Delegates from the major oil consuming countries met in Paris on Monday (10 December) to work out ways of ensuring that they keep to agreed national import targets.
GV Organisation of Economic Cooperation and Development building in Paris
SV PAN Arrival of Japanese delegation
SV PAN United States delegates entering building
CU & SV Japanese delegation reading briefs (2 shots)
SV & CU United States delegates seated (2 shots)
SV Delegates from Canada, Belgium Germany (3 shots)
SV Secretary general of meeting (2 shots)
SV Delegates from Australia, Switzerland, the Netherlands, Greece, Ireland and Italy (6 shots)
CU & SV British Secretary of State for Energy David Howell (2 shots)
SV Delegates from Germany and LV Delegates at table (4 shots)
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Background: Delegates from the major oil consuming countries met in Paris on Monday (10 December) to work out ways of ensuring that they keep to agreed national import targets. The meeting precedes a gathering of OPEC ministers which will convene in Caracas next week (17 December). At the opening of the Paris meeting European Common Market Energy commissioner Guido Brunner appealed to OPEC to show restraint on oil prices, saying another sharp rise could be economically crippling.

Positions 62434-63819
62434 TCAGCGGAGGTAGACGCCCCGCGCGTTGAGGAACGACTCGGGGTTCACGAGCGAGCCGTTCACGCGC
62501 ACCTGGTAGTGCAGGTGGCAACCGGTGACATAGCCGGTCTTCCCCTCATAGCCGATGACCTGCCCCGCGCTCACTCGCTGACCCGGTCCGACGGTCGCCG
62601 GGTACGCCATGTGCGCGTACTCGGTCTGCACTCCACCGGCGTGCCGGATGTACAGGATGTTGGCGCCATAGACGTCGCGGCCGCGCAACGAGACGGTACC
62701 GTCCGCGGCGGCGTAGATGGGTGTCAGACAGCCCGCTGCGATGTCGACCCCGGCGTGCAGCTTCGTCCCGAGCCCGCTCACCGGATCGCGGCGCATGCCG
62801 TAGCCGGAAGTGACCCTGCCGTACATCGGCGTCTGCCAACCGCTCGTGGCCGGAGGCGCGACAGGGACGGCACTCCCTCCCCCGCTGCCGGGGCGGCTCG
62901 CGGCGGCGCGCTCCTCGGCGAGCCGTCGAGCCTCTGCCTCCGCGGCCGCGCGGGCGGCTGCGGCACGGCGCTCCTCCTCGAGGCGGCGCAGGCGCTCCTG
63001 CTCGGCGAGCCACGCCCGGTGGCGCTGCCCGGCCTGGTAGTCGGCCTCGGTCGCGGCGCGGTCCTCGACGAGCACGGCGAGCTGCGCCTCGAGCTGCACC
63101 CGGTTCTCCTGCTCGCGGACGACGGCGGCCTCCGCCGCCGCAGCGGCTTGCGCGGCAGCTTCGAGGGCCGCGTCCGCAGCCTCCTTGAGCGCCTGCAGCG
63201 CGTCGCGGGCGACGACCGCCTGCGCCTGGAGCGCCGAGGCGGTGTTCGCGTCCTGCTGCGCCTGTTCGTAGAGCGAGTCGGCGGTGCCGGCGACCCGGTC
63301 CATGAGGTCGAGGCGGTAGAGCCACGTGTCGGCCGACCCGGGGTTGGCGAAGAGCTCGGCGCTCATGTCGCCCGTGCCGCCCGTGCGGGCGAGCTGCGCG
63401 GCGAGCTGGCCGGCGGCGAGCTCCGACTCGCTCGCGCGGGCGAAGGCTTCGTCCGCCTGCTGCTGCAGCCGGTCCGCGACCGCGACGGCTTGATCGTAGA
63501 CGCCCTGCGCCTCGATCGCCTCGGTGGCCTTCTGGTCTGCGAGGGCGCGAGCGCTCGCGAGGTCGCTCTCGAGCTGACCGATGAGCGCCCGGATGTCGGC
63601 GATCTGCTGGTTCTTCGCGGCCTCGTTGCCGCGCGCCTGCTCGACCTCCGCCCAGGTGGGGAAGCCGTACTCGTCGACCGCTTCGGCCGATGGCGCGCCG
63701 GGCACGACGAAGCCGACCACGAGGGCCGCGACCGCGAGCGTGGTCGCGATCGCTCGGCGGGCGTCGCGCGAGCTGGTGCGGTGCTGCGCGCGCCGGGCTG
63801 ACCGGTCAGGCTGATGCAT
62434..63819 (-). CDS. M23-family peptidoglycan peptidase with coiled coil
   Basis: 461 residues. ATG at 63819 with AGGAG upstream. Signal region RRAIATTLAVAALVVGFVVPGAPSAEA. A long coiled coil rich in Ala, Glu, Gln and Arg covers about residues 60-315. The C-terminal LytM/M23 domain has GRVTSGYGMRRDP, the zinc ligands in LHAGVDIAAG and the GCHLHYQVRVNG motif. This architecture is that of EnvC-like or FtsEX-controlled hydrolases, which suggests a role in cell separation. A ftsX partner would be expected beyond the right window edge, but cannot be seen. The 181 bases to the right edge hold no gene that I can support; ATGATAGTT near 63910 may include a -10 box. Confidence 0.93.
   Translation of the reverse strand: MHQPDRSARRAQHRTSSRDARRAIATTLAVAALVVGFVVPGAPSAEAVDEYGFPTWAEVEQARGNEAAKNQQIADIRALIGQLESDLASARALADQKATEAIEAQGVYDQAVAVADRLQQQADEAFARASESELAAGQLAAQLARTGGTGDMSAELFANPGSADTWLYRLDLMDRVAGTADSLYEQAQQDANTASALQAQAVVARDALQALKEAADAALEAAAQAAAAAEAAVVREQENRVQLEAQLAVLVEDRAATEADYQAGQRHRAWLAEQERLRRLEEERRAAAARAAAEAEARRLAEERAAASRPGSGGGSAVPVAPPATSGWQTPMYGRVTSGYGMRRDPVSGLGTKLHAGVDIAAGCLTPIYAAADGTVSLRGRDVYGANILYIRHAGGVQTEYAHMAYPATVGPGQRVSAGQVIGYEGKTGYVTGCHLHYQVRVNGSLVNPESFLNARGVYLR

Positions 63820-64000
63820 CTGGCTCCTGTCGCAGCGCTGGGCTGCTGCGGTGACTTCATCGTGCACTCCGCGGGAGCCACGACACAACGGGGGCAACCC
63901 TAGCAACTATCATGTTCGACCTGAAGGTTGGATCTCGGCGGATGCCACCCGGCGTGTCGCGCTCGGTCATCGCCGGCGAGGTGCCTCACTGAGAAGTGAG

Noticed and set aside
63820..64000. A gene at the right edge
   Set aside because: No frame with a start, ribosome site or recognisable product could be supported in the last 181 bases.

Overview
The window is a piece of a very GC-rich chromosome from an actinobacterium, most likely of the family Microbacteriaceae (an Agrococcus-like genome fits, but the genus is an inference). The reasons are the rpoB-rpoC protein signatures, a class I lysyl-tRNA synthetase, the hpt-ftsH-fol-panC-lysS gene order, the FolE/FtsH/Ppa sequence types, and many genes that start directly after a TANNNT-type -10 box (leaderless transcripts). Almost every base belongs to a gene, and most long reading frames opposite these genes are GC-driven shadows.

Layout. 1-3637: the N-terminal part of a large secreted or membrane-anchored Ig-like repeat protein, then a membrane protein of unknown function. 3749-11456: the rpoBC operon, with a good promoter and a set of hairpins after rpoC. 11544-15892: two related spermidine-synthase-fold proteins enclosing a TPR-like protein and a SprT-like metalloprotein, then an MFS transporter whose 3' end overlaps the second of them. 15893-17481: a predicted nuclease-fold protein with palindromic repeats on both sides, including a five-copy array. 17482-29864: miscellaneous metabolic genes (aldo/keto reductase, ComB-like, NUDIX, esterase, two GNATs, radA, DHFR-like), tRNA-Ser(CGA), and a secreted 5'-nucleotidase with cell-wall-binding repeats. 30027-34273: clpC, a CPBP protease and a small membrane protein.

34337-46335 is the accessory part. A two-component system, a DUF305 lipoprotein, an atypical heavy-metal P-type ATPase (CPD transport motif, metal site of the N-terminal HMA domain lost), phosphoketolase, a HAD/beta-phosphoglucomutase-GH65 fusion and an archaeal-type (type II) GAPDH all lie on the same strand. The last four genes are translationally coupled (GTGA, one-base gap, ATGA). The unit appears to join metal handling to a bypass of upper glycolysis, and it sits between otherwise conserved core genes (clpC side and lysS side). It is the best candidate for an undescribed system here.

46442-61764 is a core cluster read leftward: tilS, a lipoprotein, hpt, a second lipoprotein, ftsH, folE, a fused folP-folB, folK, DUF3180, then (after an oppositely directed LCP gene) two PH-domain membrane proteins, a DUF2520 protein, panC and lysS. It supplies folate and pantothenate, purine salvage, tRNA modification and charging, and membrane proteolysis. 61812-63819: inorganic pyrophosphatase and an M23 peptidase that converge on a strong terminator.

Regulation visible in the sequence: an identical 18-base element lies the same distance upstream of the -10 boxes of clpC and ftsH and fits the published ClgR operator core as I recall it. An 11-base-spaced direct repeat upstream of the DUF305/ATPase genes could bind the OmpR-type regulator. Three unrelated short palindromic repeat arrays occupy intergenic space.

SYNOPSIS: The meeting at the Organisation for Economic Cooperation and Development (OECD) in Paris was brought forward by a month so it would precede the Caracas OPEC conference. The twenty nation International Energy Agency (IEA) called the Paris conference to adopt country-by-country import targets for 1980, when new oil supply shortages are expected.
The IEA is aiming to limit total imports to twenty-four million barrels ad day next year, a reduction of almost five per cent. Mr. Brunner said that although the IEA nations had managed to absorb the doubling of oil prices economic damage had been considerable.
The energy commissioner said the IEA must be able to demonstrate to OPEC that it was taking firm and effective steps to reduce oil consumption. He also said steps have to be taken to monitor and stabilise the oil market. The ministers discussed a procedure for monitoring members' oil imports on a three-monthly basis, so action can be taken quickly if national targets are exceeded. According to the meeting's chairman, governments are lagging behind in measure to reduce oil consumption.